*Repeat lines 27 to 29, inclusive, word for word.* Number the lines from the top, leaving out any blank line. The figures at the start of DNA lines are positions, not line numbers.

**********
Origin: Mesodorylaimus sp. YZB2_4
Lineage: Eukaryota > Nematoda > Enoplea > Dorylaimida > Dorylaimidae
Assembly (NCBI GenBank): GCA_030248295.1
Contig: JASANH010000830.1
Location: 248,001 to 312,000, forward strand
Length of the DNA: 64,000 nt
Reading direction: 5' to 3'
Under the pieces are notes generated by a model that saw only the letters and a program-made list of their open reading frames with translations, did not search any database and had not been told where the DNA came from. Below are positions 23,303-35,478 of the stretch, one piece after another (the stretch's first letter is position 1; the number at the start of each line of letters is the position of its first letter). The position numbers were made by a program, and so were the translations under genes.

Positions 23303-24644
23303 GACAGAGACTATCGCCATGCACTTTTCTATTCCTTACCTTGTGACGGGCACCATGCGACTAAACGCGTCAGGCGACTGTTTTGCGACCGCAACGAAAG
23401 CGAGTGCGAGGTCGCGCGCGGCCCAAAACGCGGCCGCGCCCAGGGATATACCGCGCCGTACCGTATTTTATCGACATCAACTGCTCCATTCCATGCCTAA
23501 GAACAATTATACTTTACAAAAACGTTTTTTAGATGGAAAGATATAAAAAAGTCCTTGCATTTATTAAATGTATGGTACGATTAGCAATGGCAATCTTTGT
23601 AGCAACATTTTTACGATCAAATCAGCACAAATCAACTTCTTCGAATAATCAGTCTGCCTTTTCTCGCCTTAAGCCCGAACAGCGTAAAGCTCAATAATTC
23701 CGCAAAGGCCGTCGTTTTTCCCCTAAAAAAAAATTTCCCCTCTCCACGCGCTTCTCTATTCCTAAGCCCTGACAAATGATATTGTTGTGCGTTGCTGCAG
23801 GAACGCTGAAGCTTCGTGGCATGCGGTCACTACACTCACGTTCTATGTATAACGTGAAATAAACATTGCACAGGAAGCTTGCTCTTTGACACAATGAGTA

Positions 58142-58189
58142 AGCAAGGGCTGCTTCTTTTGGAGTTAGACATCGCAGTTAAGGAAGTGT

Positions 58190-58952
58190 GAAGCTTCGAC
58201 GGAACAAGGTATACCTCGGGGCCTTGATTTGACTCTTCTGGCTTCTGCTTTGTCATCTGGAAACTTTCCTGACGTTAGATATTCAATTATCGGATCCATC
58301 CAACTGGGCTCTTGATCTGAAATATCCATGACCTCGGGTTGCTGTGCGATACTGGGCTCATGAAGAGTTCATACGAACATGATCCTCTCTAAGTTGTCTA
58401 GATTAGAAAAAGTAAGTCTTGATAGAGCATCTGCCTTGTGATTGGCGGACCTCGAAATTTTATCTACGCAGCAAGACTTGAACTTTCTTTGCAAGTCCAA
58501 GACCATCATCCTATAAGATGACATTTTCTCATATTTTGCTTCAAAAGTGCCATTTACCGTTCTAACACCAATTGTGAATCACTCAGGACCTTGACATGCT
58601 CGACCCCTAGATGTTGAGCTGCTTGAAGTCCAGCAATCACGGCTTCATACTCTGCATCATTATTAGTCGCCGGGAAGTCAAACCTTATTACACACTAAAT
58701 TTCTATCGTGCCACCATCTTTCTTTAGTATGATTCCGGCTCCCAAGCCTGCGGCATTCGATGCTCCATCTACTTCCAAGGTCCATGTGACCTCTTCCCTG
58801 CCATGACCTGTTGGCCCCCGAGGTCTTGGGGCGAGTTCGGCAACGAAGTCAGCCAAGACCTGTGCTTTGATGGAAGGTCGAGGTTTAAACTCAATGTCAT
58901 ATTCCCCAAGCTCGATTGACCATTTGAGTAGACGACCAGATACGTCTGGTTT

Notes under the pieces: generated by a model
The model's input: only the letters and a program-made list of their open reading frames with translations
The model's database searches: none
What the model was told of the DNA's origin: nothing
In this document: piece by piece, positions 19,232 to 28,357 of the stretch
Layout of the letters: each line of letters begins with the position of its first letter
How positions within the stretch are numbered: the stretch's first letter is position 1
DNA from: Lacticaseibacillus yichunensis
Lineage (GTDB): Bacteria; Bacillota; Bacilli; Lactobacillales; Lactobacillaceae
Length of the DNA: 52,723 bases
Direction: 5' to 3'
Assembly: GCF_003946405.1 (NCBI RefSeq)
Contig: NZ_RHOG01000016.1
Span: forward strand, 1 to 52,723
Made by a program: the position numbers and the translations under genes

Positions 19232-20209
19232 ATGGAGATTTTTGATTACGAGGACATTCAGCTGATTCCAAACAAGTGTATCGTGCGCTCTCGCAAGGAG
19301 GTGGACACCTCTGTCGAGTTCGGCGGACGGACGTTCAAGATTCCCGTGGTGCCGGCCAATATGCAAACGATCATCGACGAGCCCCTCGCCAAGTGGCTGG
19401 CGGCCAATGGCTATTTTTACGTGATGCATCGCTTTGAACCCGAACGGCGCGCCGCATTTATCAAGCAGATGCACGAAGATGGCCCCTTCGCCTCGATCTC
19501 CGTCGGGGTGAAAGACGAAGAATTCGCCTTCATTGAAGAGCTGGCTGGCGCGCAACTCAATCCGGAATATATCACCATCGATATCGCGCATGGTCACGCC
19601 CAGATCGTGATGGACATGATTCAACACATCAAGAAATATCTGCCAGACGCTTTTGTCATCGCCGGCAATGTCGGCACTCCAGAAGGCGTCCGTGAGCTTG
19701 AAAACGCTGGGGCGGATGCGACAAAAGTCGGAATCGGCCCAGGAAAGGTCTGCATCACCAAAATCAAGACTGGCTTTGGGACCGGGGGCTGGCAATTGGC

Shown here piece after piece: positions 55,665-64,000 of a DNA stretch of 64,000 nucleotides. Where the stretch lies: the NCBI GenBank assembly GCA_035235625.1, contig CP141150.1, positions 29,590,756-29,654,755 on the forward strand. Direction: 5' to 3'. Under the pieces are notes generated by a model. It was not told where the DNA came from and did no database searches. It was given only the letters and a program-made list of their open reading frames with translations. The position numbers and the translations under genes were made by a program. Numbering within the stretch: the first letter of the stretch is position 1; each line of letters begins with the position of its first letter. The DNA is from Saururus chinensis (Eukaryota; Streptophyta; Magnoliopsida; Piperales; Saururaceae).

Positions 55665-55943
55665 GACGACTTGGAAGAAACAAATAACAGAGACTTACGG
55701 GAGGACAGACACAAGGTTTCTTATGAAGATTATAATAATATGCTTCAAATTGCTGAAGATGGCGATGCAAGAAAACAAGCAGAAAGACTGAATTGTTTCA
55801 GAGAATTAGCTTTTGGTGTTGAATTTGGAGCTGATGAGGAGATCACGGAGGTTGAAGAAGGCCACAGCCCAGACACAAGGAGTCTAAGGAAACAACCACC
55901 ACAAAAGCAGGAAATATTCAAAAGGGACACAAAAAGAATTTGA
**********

58901 ATTCCCCAAGCTCGATTGACCATTTGAGTAGACGACCAGATACGTCTGGTTT

Notes under the pieces: generated by a model
The model's input: only the letters and a program-made list of their open reading frames with translations